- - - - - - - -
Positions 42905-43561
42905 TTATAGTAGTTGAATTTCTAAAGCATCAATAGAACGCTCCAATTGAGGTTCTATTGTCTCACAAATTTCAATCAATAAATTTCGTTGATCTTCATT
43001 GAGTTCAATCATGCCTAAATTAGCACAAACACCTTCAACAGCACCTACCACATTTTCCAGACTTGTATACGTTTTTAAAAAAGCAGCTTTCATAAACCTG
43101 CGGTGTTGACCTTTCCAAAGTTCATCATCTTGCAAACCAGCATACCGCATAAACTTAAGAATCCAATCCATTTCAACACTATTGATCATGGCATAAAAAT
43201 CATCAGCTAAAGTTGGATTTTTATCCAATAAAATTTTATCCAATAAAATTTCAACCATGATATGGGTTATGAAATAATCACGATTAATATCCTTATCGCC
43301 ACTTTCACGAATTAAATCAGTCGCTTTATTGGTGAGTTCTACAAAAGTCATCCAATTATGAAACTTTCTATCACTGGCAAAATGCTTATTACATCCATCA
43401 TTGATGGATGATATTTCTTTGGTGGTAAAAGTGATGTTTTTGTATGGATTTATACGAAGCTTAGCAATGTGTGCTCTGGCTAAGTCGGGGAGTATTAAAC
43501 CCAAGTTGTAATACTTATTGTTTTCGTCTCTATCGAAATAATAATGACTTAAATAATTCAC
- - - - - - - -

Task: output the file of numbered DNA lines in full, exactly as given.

Positions 42905-43561
42905 TTATAGTAGTTGAATTTCTAAAGCATCAATAGAACGCTCCAATTGAGGTTCTATTGTCTCACAAATTTCAATCAATAAATTTCGTTGATCTTCATT
43001 GAGTTCAATCATGCCTAAATTAGCACAAACACCTTCAACAGCACCTACCACATTTTCCAGACTTGTATACGTTTTTAAAAAAGCAGCTTTCATAAACCTG
43101 CGGTGTTGACCTTTCCAAAGTTCATCATCTTGCAAACCAGCATACCGCATAAACTTAAGAATCCAATCCATTTCAACACTATTGATCATGGCATAAAAAT
43201 CATCAGCTAAAGTTGGATTTTTATCCAATAAAATTTTATCCAATAAAATTTCAACCATGATATGGGTTATGAAATAATCACGATTAATATCCTTATCGCC
43301 ACTTTCACGAATTAAATCAGTCGCTTTATTGGTGAGTTCTACAAAAGTCATCCAATTATGAAACTTTCTATCACTGGCAAAATGCTTATTACATCCATCA
43401 TTGATGGATGATATTTCTTTGGTGGTAAAAGTGATGTTTTTGTATGGATTTATACGAAGCTTAGCAATGTGTGCTCTGGCTAAGTCGGGGAGTATTAAAC
43501 CCAAGTTGTAATACTTATTGTTTTCGTCTCTATCGAAATAATAATGACTTAAATAATTCAC